How to Build Customer Loyalty by Creating the Perfect Shopping Experience

by Donald Clark

Courtesy of Handmade Business

It's been written about again and again--great customer service will turn a shopper into a customer:
Yes, it's important to be open hours that are convenient for your customers.
Of course, it's important to help the customer find what they need.
Sure, it's important to box and wrap and ship.
However, the reality is that good customer service alone isn't enough to turn customers into the brand loyalists that are essential to a solid bottom line.

Retailers realized long ago that it's easier (and less expensive) to keep a customer than to get a new one. For this reason, it's important to begin building strong, long-term relationships--right from the shopper's first visit. Loyalty doesn't just happen: it grows over time.

What Do We Mean When We Talk About Customer Loyalty?

Before looking at what customer loyalty is, let's take a look at two things it isn't:

First, loyalty is to your brand, not to a particular product you may produce or sell. It begins with a purchase and builds on the customer's feelings and perceptions of your brand based on their experiences with it. The customer may have shopped with you because of a particular item you offer, but it will take more than that to keep the costumer coming back.

Second, it's not about a rewards program. The problem with such programs is that when you take the reward away, the customer often goes away too. The goal is to get shoppers to revisit us without thought of a monetary reward. The customers we want seek something else.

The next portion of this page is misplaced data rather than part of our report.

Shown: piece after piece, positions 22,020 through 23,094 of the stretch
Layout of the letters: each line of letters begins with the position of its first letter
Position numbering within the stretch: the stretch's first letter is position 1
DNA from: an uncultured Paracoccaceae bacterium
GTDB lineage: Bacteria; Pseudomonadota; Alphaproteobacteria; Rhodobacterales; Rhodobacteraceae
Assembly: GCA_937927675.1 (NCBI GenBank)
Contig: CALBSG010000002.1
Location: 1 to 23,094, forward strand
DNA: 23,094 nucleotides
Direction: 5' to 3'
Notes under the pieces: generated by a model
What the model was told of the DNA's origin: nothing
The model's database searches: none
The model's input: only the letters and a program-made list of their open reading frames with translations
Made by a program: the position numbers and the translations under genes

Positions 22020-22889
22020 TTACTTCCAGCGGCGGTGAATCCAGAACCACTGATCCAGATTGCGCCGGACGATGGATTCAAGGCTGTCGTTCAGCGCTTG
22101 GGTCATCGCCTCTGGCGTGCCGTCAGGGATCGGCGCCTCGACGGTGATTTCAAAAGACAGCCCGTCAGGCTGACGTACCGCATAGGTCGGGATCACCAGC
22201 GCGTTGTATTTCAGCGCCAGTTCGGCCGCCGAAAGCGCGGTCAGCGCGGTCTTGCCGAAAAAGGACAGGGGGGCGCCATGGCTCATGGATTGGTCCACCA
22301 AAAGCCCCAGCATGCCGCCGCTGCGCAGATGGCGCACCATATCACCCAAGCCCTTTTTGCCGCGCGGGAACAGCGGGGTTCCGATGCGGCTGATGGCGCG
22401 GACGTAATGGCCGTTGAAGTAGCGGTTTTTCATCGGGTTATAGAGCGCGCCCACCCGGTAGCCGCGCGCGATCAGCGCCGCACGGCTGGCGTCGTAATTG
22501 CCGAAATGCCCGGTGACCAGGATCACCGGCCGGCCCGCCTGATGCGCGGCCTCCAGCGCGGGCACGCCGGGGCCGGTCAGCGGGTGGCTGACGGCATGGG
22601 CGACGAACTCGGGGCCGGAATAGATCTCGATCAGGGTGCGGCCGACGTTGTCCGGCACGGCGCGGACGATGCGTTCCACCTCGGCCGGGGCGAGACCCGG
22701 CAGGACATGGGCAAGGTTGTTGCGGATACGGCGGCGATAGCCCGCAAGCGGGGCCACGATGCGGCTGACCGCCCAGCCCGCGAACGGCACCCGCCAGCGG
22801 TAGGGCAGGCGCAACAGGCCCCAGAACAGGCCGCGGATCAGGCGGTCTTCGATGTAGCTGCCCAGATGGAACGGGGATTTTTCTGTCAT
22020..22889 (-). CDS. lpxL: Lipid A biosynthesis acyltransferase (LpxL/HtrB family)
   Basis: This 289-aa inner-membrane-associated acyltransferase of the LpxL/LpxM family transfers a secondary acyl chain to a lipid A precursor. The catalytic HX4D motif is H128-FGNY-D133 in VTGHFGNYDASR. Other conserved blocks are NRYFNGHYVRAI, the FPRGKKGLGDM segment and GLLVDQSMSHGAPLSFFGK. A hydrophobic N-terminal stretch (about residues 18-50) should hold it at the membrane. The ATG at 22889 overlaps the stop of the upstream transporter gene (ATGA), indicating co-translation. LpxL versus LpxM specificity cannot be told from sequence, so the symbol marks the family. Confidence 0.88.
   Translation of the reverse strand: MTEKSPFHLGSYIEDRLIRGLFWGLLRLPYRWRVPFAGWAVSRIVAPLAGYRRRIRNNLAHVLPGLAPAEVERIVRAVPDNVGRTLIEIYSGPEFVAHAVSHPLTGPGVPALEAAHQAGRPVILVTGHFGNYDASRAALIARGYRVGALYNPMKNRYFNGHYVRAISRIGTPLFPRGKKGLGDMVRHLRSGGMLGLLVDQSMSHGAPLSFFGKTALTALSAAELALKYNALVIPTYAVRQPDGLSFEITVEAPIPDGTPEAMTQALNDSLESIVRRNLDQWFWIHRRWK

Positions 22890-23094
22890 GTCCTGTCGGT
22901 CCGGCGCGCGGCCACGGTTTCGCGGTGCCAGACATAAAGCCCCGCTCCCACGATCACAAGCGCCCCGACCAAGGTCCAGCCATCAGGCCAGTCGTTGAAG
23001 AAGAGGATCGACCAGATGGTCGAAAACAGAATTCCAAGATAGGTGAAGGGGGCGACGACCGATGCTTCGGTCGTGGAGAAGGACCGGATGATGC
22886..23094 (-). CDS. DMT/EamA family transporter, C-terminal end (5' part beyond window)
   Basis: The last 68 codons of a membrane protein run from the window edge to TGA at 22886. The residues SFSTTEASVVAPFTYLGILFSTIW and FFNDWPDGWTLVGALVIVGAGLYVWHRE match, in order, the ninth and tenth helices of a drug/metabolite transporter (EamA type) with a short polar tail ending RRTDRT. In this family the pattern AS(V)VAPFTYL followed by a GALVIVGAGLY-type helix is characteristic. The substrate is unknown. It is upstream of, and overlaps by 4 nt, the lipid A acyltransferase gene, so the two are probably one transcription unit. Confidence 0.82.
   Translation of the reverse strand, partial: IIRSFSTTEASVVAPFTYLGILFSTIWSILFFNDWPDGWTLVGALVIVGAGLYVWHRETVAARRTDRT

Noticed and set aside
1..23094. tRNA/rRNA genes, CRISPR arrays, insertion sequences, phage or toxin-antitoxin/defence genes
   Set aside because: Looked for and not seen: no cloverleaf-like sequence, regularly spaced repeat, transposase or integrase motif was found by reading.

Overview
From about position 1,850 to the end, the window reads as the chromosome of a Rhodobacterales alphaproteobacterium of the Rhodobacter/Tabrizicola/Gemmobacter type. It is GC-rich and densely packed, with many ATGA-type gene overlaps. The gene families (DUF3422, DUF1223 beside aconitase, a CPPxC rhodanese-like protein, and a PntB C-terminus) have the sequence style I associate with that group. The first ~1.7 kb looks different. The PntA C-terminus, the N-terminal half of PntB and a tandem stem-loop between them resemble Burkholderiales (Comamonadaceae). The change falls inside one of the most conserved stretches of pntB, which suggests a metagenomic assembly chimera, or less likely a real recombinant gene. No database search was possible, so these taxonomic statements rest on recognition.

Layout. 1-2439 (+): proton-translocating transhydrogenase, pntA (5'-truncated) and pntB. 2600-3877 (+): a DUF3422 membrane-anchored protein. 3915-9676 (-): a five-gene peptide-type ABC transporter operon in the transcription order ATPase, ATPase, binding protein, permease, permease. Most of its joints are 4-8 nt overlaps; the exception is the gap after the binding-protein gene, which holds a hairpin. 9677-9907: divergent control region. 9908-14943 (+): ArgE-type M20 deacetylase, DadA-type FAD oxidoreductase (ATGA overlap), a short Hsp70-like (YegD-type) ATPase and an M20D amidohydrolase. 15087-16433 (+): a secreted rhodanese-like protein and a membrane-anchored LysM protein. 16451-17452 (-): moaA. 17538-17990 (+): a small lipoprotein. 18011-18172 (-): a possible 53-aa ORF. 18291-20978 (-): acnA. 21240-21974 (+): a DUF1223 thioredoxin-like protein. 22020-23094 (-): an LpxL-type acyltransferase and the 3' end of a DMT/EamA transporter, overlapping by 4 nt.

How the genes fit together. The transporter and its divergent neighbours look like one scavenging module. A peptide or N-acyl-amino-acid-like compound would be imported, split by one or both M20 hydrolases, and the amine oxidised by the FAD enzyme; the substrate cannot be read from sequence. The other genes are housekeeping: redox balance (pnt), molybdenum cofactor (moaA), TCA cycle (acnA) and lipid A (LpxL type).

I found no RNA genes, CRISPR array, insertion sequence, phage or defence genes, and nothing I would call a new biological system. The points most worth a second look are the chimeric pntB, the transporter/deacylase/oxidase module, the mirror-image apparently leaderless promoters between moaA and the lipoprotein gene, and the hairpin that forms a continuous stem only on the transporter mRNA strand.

It's all about Faithfulness and Feelings

A quick flip through Webster's brings up this definition of loyal--"faithful to one's allegiance."

So I shopped around. Wherever I looked, it was about faithfulness. We all know that faithfulness isn't necessarily about anything logical--like having longer hours or advertising more. That is only a small part of the answer. It's all about feelings and emotional connections between your brand and the consumer.

Think about your own most memorable experiences as a consumer and how they made you feel about their stores. It's these feelings that will fuel loyalty to your business. Loyal customers will return again and again to purchase for themselves and for gifts. Best of all, they'll send their friends in to share the place where they find and experience great things.

Loyalty and the Shopping Experience

There are a number of emotional factors that make customers feel comfortable and keep them coming back. Most important they want to return to shop where they've had a pleasant experience. A pleasant experience could be as simple as them easily finding just what they wanted. The smart retailer will make it more than this.

Maintaining Loyalty ... on the Road

Clearly it is easier to apply many of these principles if you sell from a fixed location. Yet, there are certainly ways an exibitor at temporary shows can build customer loyalty too.